Is This Room a Bedroom?
I often see discussions on various forums about “is this room a bedroom”, or similar comments.
In case you’ve never seen the IBC requirements, I found this on a set of building plans for a new house:
IN EVERY SLEEPING ROOM, PROVIDE AN EMERGENCY EXIT WINDOW WITH MIN. HT. OF 24″ AND MIN. WIDTH OF 20″ AND NOT LESS THAN 5.7 SQ.FT. OF OPENABLE AREA AND NOT MORE THAN 44″ FROM FLR. TO SILL
So to decipher: A BEDROOM egress window sill must be no more than 44” above the floor. The opening height of the window must be no less than 24 inches, and the opening width must be no less than 20 inches. And the openable area must be no less than 5.7 square feet. 24” x 20” is only 3.3 sq. ft., so the window must have a larger opening than that.
Understanding these specifications is important when you have to make a decision whether or not a particular roomshould be classified as a BEDROOM if there is not another secondary egress besides the primary door.
But this can be especially challenging in older homes. The home next to mine (that I and wife once lived in), which was built in the early 1950’s, has transom windows in both “sleeping rooms.” Per the current building code these rooms ‘technically’ cannot be termed bedrooms. Local custom and marketability would not agree. But if the home was being purchased under FHA guidelines, it would not qualify due to the height above floor and size of the transom windows in those rooms. That’s because FHA defers to local codes, which in most cases are the IBC codes.
Related: there is no national ‘code requirement’ that I am aware of that mandates a “bedroom” must have a closet in order to be classified as a bedroom. That’s an urban legend, promoted by some real estate agents, TV shows, etc. Locally, in your market, possibly. Find out!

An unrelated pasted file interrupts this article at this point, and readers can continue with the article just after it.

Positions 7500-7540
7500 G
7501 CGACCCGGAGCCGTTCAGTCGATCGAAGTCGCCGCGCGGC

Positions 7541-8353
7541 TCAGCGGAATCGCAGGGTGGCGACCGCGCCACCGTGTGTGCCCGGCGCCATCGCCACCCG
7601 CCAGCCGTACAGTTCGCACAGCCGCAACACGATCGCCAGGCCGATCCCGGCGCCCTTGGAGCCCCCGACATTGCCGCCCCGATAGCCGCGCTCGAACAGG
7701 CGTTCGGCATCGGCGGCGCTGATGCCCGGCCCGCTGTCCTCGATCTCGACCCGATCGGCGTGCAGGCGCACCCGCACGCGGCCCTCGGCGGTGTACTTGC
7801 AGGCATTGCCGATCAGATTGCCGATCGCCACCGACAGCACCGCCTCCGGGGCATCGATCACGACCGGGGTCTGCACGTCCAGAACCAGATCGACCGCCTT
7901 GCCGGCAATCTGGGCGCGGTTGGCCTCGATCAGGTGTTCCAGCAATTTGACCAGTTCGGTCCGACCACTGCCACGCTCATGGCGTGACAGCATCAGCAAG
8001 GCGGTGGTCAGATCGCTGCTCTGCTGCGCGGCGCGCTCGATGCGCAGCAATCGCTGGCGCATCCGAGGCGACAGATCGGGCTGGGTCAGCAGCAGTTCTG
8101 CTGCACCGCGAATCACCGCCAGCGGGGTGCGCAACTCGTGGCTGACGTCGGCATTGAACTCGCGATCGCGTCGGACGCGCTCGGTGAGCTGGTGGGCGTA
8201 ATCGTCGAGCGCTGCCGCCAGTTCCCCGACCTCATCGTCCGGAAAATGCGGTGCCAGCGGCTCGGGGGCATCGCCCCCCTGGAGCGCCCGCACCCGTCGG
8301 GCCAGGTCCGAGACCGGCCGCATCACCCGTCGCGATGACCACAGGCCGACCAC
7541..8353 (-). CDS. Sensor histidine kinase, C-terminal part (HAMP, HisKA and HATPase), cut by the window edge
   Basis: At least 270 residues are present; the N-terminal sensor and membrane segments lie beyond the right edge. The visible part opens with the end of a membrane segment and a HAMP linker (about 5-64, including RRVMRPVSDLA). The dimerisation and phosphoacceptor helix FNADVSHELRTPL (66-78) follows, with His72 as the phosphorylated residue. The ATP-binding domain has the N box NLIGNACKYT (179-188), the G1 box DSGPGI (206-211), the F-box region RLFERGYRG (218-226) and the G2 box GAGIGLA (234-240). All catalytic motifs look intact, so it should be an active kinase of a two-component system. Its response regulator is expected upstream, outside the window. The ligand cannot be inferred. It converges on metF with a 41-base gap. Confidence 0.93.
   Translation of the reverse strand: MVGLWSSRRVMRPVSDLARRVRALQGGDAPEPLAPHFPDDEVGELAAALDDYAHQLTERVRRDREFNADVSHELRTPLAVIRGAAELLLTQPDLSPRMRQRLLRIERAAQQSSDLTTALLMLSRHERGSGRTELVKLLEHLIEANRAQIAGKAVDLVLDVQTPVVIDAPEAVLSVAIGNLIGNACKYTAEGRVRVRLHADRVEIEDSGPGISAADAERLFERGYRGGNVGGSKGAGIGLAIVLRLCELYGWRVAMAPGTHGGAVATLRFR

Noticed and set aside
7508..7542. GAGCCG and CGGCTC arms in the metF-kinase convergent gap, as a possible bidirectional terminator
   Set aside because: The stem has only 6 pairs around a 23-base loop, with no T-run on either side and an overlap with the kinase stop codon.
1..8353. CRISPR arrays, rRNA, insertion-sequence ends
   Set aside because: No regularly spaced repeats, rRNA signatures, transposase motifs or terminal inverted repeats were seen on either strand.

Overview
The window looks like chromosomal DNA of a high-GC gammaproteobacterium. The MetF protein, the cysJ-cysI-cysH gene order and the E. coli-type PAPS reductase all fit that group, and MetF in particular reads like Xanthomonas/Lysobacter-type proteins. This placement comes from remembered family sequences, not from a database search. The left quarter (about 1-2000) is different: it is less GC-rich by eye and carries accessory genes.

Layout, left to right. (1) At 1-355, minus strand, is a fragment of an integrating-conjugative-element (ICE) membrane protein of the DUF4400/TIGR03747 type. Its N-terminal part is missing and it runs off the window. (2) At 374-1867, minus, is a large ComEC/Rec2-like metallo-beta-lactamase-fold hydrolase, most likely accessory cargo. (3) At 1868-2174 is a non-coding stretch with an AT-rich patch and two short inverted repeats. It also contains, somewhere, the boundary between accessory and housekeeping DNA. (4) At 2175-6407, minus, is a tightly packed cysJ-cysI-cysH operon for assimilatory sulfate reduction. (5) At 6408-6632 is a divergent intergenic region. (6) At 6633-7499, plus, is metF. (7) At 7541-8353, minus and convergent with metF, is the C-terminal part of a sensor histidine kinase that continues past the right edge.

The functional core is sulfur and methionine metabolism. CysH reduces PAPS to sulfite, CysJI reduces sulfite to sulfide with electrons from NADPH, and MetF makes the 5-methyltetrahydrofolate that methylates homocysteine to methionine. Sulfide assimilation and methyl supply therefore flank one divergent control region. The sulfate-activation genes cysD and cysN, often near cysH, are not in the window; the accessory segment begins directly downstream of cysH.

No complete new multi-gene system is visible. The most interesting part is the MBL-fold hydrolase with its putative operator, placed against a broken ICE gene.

Secondly, I believe the ‘code requirement’ does say that a “bedroom” must be a minimum of 70 sq. ft. in floor area, with a requisite secondary egress point.
Just because a particular room in a dwelling has a bed in it does not mean it’s a ‘legal’ or ‘technical’ bedroom.
Don’t be swayed, cajoled or influenced by what an agent says. They are in the business of selling ‘living space’ and they know bedrooms are a key factor. They will call a broom closet a ‘bedroom’ if it helps sell the property!
And while we’re on this topic, if you work in suburban/rural areas where private septic systems are common, you need to know how the local jurisdiction classifies the “bedroom count” in terms of septic capacity. This factor varies across the country, and may be different with adjoining counties in the same state. Do not over-report the number of bedrooms in a dwelling if the local health department jurisdiction classifies the property as having fewer bedrooms than the number of rooms you find with beds in them. You may need to research the Septic Permit to find out.
Sleep tight, and don’t let the bed bugs bite!
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I specialize in historic preservation and valuation of historic homes – “back in the day” closets were a luxury, and most older homes in my market had furniture instead, like wardrobes and armoires. There was no shortage of Realtors that would debate with me on this topic, and disagree with my bedroom counts over the lack or presence of closets. My personal criteria in defining a bedroom was that it was large enough to function as such, with room for a bed and dresser/wardrobe, had privacy (door and walled in independently without being a walk-thru for other rooms) and also had an “egress” sized window. If any of these things were lacking, then I would look to name it something other such as a sitting area, or den etc…. Conversely, just because a room has a closet does not mean it classifies as a bedroom. ( I’ve also had arguments over a upstairs hallway with closets and beds lining the walls not being included in my bedroom count. ) Thank you for bringing this refresher and clarification to attention!!
With over 29 years of appraisal experience I believe you are absolutely correct. In addition, we must now consider ANSI guidelines for ceiling heights, and in reference to the photo provided above, I believe the sf of the room above would be significantly reduced due to the slope.